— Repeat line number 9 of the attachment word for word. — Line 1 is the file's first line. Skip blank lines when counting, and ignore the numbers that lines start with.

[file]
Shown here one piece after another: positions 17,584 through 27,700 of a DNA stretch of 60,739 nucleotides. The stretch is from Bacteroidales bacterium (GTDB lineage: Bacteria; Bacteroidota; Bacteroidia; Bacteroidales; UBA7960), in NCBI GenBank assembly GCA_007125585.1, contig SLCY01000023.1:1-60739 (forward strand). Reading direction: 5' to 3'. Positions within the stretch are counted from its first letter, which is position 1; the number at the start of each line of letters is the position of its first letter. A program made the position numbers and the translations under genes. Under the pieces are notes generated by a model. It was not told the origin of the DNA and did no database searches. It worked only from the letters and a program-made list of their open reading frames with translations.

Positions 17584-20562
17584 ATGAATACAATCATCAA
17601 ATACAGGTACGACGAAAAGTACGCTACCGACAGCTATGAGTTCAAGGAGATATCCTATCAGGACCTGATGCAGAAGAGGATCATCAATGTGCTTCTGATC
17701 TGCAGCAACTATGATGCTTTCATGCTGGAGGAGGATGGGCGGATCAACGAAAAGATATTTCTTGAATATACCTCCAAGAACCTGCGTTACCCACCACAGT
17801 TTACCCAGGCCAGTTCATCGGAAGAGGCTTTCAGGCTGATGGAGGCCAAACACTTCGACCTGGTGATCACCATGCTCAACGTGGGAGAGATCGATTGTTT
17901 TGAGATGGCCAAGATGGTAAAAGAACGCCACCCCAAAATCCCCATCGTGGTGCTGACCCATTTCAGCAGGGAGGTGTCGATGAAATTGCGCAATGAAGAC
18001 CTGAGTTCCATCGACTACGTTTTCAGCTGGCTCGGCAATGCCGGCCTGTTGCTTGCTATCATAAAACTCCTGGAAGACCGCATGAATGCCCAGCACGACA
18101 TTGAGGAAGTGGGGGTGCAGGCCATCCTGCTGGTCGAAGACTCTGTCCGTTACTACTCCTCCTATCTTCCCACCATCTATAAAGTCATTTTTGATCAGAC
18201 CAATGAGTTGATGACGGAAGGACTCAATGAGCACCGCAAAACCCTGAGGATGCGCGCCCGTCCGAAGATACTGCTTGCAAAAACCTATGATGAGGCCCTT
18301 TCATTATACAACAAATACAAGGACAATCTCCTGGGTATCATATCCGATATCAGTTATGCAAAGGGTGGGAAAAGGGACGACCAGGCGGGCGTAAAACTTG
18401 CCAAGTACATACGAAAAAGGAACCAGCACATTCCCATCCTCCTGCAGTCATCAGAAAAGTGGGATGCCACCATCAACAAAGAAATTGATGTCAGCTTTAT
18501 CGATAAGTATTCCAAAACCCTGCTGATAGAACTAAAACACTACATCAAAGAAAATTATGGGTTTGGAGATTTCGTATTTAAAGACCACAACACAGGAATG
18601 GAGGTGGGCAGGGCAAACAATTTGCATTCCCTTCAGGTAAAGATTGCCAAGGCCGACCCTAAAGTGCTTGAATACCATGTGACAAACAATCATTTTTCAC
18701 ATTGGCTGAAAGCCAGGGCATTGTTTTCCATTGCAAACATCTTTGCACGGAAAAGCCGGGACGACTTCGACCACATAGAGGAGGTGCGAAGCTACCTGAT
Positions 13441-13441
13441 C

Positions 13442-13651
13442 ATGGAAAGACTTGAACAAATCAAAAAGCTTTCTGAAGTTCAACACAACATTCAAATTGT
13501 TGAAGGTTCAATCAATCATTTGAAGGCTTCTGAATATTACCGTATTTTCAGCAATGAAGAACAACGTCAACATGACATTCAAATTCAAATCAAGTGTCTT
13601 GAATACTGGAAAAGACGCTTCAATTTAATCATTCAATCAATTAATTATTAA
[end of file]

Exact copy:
18101 TTGAGGAAGTGGGGGTGCAGGCCATCCTGCTGGTCGAAGACTCTGTCCGTTACTACTCCTCCTATCTTCCCACCATCTATAAAGTCATTTTTGATCAGAC